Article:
Before you ask God what He wants to do through you or through your existence, your life must be His to manage, use and lead. You must be usable. You must be fully available to His power and ways. The will of God is primarily the sanctification of the vessel. You must be like good clay in His hands and not like bad clay. To be clay is not enough – it must be good and without sandy stones. He must be able to mould it smoothly as He sees fit to do (2Tim.2:20,21). Any gift distributed before that availability of heart is made possible to Him, before you are fully His, shall always become a stumbling block along the process of taking hold of the “more excellent way”. We must be a “ready people prepared for the Lord” (Lk.1:17) before anything serious can or may happen. As I often say, John the Baptist prepares us for Christ; Christ prepares us for the Holy Spirit; and the Holy Spirit prepares us for heaven and to serve. Where are you found in the process?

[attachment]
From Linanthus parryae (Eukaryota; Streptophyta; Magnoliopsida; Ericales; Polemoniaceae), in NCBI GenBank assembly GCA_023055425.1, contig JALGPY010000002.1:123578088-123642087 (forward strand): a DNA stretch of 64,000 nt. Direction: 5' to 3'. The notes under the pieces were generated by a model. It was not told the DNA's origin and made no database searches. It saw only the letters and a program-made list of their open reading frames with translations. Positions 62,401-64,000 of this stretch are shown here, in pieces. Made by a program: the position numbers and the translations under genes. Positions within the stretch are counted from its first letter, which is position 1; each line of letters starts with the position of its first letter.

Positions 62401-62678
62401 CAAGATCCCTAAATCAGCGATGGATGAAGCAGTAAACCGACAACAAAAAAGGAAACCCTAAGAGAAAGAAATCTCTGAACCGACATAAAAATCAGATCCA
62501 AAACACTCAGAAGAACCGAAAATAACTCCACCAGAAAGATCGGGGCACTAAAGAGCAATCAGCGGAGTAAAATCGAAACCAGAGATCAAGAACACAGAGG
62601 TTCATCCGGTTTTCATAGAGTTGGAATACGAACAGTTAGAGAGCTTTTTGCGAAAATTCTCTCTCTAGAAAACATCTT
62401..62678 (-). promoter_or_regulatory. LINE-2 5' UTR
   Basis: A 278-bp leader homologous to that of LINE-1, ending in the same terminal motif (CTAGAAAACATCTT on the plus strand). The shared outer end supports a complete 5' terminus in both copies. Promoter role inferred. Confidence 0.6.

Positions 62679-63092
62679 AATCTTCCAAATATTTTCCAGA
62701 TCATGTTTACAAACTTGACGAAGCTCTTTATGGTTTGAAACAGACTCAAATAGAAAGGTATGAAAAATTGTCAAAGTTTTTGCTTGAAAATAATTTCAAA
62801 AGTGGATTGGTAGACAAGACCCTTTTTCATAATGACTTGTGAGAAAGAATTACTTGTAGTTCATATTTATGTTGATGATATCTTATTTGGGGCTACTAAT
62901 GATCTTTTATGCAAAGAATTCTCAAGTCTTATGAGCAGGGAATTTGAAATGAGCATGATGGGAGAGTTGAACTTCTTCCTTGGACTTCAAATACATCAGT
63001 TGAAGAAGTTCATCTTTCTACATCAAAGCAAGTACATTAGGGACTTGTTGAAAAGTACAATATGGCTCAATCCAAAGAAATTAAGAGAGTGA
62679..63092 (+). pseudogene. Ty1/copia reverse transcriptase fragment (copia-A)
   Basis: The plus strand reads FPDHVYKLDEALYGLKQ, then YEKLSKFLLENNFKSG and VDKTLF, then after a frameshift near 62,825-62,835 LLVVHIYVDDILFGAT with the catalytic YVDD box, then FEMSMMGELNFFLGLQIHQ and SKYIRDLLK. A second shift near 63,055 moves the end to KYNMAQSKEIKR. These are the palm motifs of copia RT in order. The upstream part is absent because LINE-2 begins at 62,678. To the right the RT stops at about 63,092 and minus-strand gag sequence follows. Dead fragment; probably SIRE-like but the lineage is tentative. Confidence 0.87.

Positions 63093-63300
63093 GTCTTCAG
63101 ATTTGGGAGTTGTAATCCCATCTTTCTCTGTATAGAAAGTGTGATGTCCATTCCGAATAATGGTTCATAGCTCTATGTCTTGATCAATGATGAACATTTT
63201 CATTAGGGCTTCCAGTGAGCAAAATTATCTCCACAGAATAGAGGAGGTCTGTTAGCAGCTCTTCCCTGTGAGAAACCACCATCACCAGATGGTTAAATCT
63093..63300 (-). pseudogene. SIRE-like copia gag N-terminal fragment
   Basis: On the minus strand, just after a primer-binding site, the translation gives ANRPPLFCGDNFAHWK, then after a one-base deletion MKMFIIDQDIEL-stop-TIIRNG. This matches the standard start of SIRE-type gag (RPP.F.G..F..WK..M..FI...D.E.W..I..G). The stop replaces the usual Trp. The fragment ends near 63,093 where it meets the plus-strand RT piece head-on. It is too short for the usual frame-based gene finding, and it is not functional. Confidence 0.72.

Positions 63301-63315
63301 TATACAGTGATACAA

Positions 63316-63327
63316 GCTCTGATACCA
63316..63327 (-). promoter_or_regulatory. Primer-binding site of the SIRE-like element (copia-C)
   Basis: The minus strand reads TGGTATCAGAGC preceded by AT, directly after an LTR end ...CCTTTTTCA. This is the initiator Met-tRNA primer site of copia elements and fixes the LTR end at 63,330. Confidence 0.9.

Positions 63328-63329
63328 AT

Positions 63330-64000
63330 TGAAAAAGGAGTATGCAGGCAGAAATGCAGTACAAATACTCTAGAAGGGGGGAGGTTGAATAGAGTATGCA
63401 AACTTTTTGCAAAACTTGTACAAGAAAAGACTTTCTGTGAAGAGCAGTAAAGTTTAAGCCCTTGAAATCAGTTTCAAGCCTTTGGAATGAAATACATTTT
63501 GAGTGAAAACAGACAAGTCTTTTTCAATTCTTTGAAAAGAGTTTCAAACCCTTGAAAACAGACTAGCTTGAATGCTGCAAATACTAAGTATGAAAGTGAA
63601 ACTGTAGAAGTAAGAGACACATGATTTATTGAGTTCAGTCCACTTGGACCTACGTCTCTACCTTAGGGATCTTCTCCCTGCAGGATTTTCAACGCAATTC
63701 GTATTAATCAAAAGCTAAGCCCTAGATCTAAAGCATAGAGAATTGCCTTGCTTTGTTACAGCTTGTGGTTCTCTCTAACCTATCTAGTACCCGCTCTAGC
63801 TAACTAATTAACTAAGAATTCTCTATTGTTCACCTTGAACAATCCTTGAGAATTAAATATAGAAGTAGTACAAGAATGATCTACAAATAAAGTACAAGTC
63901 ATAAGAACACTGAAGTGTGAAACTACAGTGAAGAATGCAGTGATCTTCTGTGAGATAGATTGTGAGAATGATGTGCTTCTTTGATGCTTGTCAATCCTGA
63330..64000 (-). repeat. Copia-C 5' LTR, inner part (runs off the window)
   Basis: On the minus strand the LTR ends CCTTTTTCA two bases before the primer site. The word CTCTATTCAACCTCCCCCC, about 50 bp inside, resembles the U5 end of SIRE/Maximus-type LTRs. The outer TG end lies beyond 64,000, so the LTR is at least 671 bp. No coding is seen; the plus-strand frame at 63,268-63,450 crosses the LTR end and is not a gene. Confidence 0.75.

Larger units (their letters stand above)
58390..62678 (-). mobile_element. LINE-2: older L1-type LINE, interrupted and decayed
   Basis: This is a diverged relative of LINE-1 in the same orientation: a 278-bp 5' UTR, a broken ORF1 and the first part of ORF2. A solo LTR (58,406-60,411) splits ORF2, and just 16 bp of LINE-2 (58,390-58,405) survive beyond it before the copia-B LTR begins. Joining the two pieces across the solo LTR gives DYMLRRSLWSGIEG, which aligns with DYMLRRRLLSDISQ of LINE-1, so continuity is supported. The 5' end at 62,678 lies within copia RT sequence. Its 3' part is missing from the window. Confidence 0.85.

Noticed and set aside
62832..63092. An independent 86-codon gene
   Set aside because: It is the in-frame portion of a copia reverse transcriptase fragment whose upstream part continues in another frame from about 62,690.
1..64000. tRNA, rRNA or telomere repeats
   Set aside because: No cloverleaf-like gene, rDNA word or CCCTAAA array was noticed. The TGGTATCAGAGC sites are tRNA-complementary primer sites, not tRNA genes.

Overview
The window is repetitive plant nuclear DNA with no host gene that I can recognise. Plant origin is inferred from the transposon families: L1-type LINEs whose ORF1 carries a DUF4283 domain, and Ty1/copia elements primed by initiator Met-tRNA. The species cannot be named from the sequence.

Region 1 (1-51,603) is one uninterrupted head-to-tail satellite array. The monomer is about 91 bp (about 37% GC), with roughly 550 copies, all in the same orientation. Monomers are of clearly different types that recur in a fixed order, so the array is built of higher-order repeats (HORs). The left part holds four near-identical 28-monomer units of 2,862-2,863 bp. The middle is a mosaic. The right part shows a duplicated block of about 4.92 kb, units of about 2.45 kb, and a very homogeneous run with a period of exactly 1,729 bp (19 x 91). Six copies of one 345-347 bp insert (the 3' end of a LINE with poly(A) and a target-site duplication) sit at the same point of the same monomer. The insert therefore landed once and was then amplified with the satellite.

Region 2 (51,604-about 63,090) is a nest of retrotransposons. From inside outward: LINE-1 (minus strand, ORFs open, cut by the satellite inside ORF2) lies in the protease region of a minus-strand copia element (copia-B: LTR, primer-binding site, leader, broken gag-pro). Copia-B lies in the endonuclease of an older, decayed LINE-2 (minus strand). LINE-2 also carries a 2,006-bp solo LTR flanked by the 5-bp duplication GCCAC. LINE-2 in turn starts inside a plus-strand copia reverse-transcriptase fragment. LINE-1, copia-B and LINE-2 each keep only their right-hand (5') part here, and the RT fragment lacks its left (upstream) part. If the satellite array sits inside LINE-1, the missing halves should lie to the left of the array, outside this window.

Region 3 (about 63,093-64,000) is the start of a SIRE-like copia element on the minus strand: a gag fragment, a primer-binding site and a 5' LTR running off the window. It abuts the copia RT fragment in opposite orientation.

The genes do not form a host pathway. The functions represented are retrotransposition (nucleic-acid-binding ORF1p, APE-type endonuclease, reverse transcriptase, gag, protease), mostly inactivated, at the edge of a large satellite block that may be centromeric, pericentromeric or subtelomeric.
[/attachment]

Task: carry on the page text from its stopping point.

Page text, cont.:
It is common to believe that when we are to take hold of something, it is God who is withholding it from us and that we need to take hold from Him. It is true that it is God who holds the blessing in His hand. However, He cannot distribute anything to the flesh unless He wishes to create more reasons to condemn it or to justify its sooner condemnation. According to Scripture, a blessing before the time is a curse. In other words, if we are found in the way of genuine salvation, it is the flesh that is withholding from us what is good or whatever could bring benefits to the Kingdom of God. In the same way that a butterfly fights its way out of its cocoon to take hold of liberty and to be able to fly freely, we need to be resurrected in a real way out of the chains of the flesh, its power and its ways. We need to be free from it in such a way that nothing coming from the flesh may still be an option. We do not take hold of freedom by fighting against freedom, but by fighting with it as an ally against the cocoon of the flesh, which is the enemy or the enmity against God. It is enmity even when it breeds so-called good feelings. In that sense, we fight with God on our knees to be one with Him. And that fight can be so real and so intense that your sweating may be turned into blood drops. And it doesn’t matter what causes that fight as long as we are changed along the process of fighting and get a new name given by God and not one which is given or imagined by self for self, which avoids the fight. Self-given names serve only to entertain people in their poor hopes and in their deceived lives of sin to keep them religiously deceived day in and day out. Deceit entertains the hope that death catches them before they open their eyes to the truth and to facts.